</dict>

            <key>resample_pixelation</key>
            <dict>
                <key>draw</key>
                <string>DRAW_QUAD</string>
                <key>program</key>
                <string>doesntexist</string>
                <key>metalVertexShader</key>
                <string>pixelate_pass_through_vertex</string>
                <key>metalFragmentShader</key>
                <string>pixelate_pass_through_fragment</string>
                <key>inputs</key>
                <dict>
                    <key>colorSampler</key>
                    <string>color_scene</string>
                </dict>
                <key>outputs</key>
                <dict>
                    <key>color</key>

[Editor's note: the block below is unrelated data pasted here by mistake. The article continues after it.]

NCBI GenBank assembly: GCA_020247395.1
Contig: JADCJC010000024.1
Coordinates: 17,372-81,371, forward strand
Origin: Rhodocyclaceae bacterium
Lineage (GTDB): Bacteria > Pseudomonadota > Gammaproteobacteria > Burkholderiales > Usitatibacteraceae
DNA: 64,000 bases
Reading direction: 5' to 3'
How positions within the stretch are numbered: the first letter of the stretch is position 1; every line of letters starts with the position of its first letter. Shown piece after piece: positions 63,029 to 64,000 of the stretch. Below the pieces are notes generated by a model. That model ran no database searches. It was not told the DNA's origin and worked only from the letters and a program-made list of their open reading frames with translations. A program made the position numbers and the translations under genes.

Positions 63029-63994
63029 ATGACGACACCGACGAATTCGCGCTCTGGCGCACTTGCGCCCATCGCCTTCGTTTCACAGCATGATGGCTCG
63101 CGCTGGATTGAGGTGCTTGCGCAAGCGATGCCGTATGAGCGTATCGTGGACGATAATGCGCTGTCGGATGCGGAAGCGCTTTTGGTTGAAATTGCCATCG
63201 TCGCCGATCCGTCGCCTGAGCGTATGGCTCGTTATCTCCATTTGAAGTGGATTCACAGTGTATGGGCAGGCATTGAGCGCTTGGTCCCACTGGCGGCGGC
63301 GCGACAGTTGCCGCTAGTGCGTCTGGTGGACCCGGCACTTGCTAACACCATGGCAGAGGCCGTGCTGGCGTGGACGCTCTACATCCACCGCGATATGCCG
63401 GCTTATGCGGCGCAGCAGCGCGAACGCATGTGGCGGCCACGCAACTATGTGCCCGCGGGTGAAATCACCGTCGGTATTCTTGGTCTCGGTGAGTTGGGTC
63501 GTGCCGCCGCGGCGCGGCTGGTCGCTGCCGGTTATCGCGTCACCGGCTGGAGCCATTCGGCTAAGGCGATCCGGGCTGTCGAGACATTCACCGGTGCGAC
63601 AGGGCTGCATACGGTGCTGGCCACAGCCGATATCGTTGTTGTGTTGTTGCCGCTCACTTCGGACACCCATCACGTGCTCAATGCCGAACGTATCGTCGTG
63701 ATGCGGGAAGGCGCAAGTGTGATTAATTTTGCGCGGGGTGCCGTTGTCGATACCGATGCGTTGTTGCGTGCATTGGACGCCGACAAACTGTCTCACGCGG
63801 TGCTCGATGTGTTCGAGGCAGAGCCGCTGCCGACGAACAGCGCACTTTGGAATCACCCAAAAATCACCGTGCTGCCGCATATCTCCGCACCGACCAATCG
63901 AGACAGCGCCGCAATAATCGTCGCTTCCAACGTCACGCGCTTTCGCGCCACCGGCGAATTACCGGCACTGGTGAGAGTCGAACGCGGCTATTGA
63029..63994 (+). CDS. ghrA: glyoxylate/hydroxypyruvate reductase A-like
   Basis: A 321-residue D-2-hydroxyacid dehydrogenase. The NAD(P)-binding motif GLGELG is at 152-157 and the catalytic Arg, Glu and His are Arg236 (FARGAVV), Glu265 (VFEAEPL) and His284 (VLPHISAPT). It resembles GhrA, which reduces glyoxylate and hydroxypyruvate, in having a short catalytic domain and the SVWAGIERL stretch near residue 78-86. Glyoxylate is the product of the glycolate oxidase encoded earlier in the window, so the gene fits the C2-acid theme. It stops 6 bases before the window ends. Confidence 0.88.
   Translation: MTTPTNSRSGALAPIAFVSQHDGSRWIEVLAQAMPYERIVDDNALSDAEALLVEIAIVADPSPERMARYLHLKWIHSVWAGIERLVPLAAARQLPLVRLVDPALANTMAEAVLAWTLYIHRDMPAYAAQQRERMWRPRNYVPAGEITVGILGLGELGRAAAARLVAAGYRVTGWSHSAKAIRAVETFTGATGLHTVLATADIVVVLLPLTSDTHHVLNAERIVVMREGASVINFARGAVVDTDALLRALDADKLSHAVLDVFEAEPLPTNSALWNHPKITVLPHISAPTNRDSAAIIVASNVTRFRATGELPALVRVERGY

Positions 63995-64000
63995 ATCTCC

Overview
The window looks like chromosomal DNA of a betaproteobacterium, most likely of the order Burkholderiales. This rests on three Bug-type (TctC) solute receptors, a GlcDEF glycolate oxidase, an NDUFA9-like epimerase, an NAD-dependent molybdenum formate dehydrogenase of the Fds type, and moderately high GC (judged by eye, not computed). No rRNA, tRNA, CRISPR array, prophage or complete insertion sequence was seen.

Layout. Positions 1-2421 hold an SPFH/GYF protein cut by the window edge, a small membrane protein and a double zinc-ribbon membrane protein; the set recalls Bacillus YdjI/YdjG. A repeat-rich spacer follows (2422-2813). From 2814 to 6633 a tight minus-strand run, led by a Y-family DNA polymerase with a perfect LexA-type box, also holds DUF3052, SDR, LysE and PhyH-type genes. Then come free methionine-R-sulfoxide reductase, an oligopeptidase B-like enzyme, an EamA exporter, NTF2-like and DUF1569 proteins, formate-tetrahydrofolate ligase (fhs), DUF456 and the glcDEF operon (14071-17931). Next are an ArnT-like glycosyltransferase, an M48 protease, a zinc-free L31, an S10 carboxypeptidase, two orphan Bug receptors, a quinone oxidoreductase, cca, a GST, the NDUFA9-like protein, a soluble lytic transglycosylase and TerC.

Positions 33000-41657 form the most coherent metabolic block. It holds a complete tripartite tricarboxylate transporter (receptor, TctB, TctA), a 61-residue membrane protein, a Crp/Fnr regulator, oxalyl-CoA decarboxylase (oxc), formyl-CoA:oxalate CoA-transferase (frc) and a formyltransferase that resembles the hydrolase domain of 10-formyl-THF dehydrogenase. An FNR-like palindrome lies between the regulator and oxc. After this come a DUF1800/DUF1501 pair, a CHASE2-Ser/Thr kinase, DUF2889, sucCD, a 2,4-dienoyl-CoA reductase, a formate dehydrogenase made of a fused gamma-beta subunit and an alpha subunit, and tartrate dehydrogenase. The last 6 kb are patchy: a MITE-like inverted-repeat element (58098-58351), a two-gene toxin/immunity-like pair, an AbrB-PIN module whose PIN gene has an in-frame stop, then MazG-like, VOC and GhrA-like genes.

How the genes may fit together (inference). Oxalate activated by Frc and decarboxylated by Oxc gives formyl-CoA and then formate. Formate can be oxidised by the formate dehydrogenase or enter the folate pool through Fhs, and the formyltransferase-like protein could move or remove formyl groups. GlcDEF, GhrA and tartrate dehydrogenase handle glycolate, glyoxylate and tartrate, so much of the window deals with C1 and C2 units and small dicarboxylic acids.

<string>COLOR</string>
                </dict>
            </dict>


        </dict>
        <key>sequence</key>
        <array>
            <string>pixelate_scene</string>
            <string>resample_pixelation</string>
        </array>
        <key>targets</key>
        <dict>
            <key>color_scene</key>
            <dict>
                <key>type</key>
                <string>color</string>
                <key>size</key>
                <string>75x75</string>
            </dict>
        </dict>
        <key>symbols</key>
        <dict></dict>
    </dict>
</plist>

If you'd like to understand more about what's going on in this block of XML refer to the Apple docs, I'll only cover the specifics here. The sequence element defines the order of our two render passes; pixelate_scene and resample_pixelation. The definition of each pass is defined in the passes element.

With the DRAW_SCENE draw instruction and not setting any shaders to the pixelate_scene we tell SceneKit to simply render the scene to the output target (a texture) using its standard shaders. The target in this case color_scene is a color texture with a size of 75x75px, this is defined in the targets element at the end of the xml file.